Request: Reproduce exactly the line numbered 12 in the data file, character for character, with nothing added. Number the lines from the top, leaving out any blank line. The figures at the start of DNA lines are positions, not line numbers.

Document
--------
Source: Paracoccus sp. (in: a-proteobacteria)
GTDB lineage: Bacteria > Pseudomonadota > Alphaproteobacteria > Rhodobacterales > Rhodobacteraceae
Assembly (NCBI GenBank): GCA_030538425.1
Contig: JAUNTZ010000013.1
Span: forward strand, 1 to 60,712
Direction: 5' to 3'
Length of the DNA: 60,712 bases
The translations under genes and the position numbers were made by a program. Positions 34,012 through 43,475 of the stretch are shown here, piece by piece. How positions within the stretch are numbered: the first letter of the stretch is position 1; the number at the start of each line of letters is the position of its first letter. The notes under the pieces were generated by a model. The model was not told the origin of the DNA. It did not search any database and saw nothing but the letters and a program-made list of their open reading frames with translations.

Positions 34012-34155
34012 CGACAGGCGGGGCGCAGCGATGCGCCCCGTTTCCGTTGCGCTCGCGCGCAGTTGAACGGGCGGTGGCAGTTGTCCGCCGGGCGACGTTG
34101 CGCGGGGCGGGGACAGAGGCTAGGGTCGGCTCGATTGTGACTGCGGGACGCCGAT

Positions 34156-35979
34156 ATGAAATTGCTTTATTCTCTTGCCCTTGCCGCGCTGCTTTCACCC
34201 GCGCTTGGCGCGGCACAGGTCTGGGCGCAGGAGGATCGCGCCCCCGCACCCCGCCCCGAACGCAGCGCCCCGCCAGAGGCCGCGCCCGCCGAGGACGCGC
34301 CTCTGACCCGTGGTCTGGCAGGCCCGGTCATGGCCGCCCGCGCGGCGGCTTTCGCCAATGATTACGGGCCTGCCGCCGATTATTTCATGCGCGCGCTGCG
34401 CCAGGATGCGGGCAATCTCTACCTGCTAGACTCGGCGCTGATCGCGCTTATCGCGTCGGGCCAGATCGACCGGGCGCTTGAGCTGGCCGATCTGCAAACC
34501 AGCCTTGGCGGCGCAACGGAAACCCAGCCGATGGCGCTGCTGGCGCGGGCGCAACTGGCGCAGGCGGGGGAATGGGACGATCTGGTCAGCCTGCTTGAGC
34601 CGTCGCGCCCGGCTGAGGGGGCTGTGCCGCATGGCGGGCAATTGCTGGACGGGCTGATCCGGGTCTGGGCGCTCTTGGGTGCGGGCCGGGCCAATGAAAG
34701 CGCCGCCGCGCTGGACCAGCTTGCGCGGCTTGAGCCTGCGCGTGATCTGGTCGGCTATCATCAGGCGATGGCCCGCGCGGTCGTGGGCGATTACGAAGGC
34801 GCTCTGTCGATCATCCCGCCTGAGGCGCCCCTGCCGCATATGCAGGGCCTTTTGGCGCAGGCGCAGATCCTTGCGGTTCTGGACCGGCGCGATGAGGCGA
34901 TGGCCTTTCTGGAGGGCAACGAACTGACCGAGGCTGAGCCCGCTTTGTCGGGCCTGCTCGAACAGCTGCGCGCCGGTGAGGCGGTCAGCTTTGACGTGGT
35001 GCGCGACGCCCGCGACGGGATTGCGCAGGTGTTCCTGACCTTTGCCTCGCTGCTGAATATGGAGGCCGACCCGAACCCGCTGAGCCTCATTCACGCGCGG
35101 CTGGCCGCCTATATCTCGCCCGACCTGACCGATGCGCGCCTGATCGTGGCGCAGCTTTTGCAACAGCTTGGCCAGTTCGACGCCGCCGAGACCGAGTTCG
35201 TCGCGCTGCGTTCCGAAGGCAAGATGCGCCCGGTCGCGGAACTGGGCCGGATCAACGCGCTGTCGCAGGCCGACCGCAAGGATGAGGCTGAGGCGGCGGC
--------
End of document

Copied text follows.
Positions 34156-35979